Sometimes that anxiety pops up as we write an e-mail at work.  Sometimes it comes while we are drafting a blog entry.  Composing a song.  Sculpting.  Painting.  Taking pictures of a wedding.

I believe that anxiety has many roots, but one of the largest is that tension of INVENTION– where we don’t know how we will get from NOTHING (blank page, blank canvas, lump of clay) to SOMETHING.

Invention is not rational.  It can’t be explained using science and reason.  It is not reliable (although there are ways to train yourself to trust the process and access that moment more effectively.)

To help us cope with that anxiety, Gilbert offers us a new way (that is actually an old way) to revise our thinking about living a creative life.  To do so, she revisits the classical understanding of creativity.  From ancient Greece, Gilbert invokes the daemon.  And from ancient Rome, she recalls the genius.

Gilbert points out that the way we have thought about creativity changed about 400 years ago.  After the Renaissance, she says, “We had this big idea,” and that Big Idea was to put the human in the center of the universe.  In addition to the multiple shifts that scientific fact created (sort of like throwing a stone into a pond) we started referring to great artists of all kinds as BEING a genius, versus HAVING a genius.  Of this difference, Gilbert has a striking image: “It’s like asking someone to swallow the sun,” she says (Note that about the same time we discovered, scientifically, that the solar system revolved around the sun, rather than the earth.)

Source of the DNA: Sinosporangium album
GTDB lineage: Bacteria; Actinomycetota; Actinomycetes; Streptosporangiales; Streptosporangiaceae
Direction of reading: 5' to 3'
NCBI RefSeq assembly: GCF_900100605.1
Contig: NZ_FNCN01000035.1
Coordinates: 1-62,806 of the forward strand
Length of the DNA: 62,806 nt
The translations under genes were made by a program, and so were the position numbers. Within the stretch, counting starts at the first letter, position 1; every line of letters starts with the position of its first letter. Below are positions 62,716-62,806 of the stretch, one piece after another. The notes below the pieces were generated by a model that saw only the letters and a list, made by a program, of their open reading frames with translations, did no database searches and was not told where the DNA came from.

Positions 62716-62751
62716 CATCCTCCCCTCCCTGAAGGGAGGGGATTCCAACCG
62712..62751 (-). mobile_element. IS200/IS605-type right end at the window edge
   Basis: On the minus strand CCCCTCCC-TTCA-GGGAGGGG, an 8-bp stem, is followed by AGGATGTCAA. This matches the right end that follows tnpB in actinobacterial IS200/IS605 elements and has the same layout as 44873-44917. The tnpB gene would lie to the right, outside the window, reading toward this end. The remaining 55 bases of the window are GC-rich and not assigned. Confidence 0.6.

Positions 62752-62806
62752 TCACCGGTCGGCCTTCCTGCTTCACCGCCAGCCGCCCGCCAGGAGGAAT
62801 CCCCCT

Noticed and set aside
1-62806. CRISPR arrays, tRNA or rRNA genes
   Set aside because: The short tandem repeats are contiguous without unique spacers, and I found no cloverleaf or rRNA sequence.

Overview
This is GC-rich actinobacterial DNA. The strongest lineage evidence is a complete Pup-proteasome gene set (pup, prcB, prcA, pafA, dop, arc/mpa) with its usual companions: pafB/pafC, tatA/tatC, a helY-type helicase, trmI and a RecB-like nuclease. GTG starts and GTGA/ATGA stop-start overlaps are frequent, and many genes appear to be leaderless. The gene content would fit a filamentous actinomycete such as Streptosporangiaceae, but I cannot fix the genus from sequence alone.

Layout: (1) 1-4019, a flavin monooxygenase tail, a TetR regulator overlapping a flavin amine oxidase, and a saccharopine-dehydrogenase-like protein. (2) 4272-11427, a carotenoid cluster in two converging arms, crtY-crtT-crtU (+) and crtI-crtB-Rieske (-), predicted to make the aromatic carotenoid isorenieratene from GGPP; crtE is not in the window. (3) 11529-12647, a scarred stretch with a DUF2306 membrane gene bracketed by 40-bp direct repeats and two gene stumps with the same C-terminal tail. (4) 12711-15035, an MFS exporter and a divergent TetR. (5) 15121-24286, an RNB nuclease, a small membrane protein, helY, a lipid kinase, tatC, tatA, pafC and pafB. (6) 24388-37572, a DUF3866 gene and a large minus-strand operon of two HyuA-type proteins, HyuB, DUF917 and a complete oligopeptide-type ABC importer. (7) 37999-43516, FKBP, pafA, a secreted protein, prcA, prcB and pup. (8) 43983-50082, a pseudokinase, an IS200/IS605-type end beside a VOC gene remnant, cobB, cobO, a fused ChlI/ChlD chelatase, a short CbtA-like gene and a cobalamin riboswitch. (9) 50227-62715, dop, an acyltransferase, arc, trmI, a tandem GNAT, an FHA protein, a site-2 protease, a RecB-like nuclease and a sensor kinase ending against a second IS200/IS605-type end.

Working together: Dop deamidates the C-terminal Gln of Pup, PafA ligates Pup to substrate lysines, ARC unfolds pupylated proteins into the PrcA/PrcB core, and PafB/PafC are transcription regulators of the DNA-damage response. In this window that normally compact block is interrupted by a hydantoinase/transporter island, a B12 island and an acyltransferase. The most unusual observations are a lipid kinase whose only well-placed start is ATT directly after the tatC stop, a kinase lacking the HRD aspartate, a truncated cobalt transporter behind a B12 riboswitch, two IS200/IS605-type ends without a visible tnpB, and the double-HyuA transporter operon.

To talk of HAVING a genius versus BEING a genius is an admittedly subtle language shift, and Gilbert gives a few stories to illustrate its power, using the poet Ruth Stone, the singer Tom Waits, and an allegorical dancer.

At the end of the talk, Gilbert says “I believe that this is true, and I believe that we must teach it.”

I believe that what she says in this talk is true too– so much that I ever since the first time I watched it (about three years ago now), I have shown it to every writing and literature course I have taught.

While Gilbert’s points in this Ted Talk may seem, at first, to our post-Englightenment, rational, scientific, left-brain dominant minds ONLY to apply to creative writing (and even then this talk of creatures living in our walls may seem a bit suspect), my students in literature classes (namely Shakespeare and World Literature Renaissance to Enlightenment) find her points immensely relevant to their study.

What’s even more significant is that this quarter, as my students write their first essay– a synthesis essay making an argument about work in the shifting landscape of the 21st century– they find Gilbert’s points reassuring, thought-provoking, and helpful as they play with their first attempts at writing for the highly specialized (“Picky!” one of my students exclaimed today in a conference) for an academic audience.

I’d encourage all of you, this week, to not only watch the video (it’s about twenty minutes), but to ask yourself this question: if I start thinking of myself as HAVING a genius (rather than BEING a genius, which is by definition a pretty exclusive club), how might your approach to ANY creative act change?